What do you do to make your whole story interesting? How do you avoid "slow stretches"?

I always, always end my chapters with something that makes the reader want to turn the page and read more. There has to be some kind of conflict in each chapter. Whether it's a tense scene between the MC and her love interest, or a fight scene. An argument or a mystery that must be solved. I always have something going on. I don't like just writing whatever and then wondering what the heck it had to do with the story. I think it through. From conversations, to actions. And if it doesn't move the story forward at all, I cut it.

I totally agree! For me at least, it's easier said than done. This is why I am forced to make an outline.

How does your own life inform your writing?

My own life is a big part of my writing. I put a little part of myself into every character I write. Whether it's a trait or something stupid that happened to me when I was a teenager. ;) Some are subtle, some are more obvious. Also, the world is so depressing that I am a huge believer in happy endings in books. I have to have at least a little bit of hope. And my books always end on a happy note. I do like issue books, don't get me wrong, I just like hope. Love. Brighter things in life that make the world less gloomy. I want people to feel good after reading one of my books. You know?

I totally know what you mean. That's actually why I'm not a big fan of contemporary fiction—I get enough of real life everyday, especially on the news.

Have you ever attended a writing convention or conference?


If so, which one(s)?

LDStorymakers in Salt Lake City this year. I loved it.

I wanted to go to that, but I found about it too late.

What did you learn from it?

I learned so much about the craft that I can't begin to even explain it all here. What I loved most about the conference though, is that I'm not alone in this crazy dream of mine to get published. There are so many amazing writers. It's nice to know we're all in this together. Everyone was SO nice. Can't wait for next year!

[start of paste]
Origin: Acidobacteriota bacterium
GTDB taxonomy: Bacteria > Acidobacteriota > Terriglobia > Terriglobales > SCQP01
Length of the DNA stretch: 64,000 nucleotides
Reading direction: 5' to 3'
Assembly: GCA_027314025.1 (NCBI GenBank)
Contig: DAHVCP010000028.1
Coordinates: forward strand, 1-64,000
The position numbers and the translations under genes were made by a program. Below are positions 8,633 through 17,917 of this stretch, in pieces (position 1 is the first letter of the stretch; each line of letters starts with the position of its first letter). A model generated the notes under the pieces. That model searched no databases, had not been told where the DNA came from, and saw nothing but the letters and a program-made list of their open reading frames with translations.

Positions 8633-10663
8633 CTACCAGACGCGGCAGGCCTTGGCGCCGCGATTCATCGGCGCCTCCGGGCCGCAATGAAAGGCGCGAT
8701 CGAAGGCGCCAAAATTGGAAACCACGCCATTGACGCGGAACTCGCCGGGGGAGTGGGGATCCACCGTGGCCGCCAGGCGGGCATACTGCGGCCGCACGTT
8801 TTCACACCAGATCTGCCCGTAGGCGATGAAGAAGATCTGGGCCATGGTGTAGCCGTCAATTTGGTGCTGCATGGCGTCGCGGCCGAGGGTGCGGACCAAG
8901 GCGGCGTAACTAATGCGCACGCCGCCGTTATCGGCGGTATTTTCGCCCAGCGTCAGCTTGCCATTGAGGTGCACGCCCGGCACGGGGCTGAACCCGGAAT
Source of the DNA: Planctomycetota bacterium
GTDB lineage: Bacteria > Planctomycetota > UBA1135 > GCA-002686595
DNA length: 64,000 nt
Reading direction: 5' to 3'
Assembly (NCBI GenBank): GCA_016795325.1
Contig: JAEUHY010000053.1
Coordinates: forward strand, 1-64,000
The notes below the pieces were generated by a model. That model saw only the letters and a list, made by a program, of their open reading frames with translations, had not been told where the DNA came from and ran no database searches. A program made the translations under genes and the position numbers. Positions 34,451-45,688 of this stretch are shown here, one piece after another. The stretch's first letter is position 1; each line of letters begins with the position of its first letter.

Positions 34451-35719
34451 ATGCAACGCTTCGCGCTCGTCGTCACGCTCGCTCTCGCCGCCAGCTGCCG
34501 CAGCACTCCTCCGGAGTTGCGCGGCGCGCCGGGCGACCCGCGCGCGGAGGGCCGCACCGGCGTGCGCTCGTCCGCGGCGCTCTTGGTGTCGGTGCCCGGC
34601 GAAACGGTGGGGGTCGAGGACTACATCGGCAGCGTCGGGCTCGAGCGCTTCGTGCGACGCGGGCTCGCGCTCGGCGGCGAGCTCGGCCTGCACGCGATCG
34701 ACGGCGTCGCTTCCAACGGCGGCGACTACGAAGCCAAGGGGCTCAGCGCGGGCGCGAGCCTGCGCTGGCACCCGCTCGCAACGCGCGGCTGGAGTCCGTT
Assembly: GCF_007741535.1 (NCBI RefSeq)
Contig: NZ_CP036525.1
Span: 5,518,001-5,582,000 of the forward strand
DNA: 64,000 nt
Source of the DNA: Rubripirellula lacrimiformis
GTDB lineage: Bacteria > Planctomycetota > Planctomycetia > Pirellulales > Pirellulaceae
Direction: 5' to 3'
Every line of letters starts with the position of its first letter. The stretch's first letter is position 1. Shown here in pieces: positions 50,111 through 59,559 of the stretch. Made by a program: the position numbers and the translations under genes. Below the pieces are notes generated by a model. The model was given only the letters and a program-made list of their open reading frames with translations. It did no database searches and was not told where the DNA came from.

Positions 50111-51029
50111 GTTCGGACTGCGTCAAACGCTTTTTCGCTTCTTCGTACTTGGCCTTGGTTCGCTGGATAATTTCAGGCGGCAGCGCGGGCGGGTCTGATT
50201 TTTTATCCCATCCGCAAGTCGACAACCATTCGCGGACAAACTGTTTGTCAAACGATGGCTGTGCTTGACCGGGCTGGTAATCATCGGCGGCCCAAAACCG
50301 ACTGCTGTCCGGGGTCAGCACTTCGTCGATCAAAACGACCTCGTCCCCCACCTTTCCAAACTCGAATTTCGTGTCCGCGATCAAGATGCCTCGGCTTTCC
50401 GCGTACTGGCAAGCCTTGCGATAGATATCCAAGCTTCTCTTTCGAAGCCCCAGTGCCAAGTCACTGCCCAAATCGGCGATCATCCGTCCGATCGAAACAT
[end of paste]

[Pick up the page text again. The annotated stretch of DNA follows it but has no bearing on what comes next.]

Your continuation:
I'm excited to go to my first one!

Who is your favorite author?

Ugh... I hate this question. There are SO many I love. I'll go with one of the obvious ones, since I'm a HUGE fantasy fan. J.K. Rowling. Her characters were all complex and amazing. I'll love those books forever.

Hahaha! I know it's a terrible question, but I have to ask.

Favorite book?

Another question I hate! lol The Harry Potter series, Twilight, (yes, I know) The Goose Girl by Shannon Hale, etc. So many!

See above.
Favorite genre to read?

YA fantasy. Hands down.

I love YA fantasy too, but I am also a huge fan of YA Sci-fi.
Favorite genre to write?

Ya fantasy. Obviously. ;)

It is fun.

When you're not writing, what do you do in your spare time?

Take care of my three little kids and my cute hubby! :) I also sing a lot. And read!

Sing and reading? You should meet my wife ;)

What are three interesting facts about you?

I've played the harp for 21 years; eyes freak me out; I'd rather give birth than go to the dentist; I hate lawn gnomes. They're creepy little eyes are always watching... :)

Isn't child birth more painful than the dentist? Granted, definitely more worthwhile...


  1. Great interview Chantele though I'd have to disagree, set me down with a dentist any day versus 12 hours of unmedicated labor pains (yeah, I know, every mother has some kind of story lol!!!)

    Thanks Reece. I am ASTONISHED that you didn't have a ton of people trying to crash your system with replies for the contest. I love getting different viewpoints on my work. And helpful, constructive criticism works to make me a better writer. So *happy dance for me*!!

  2. *facepalm*

    I completely forgot about your contest.

    Epic. Blogger. Fail! Is it too late to enter?

    Loved your interview with Chantele. It's great to get to know more inside facts about her. Thanks for hosting! :)

  3. Okay, that was HILARIOUS. Not that I expected any less from Chantele.

  4. Good to hear from Chantele. Thanks for the interview, Reece!

  5. Okay, I keep trying to leave a comment and blogger keeps kicking me out. Maybe it thinks I'm harrasing you or something. I am over here a lot! So if you get like twelve comments from me, just delete a few! Sorry.

    Killer interview, btw! I'm still giggling over the lawn gnomes. (Who owns those creepy little gnomeos anyway?) It was wonderful to get inside Chantele head. May all your endings be happy ones. Mine always are too, no matter how dark the world gets.

    And Reece that is so sweet of you to declare us both winners. (Yay!) But like Angela I'm shocked you weren't bombared with reading material-- you're contest was kicka and so much fun! Of course I do like a challenge. Thanks for hosting it.

  6. GREAT interview Chantele and Reece!

    And Chantele? High fives! I don't do anything to develop my characters other than to WRITE them. And live inside their heads during the long revision process.

  7. Thank you guys!! And thanks again, Reece, for having me! :)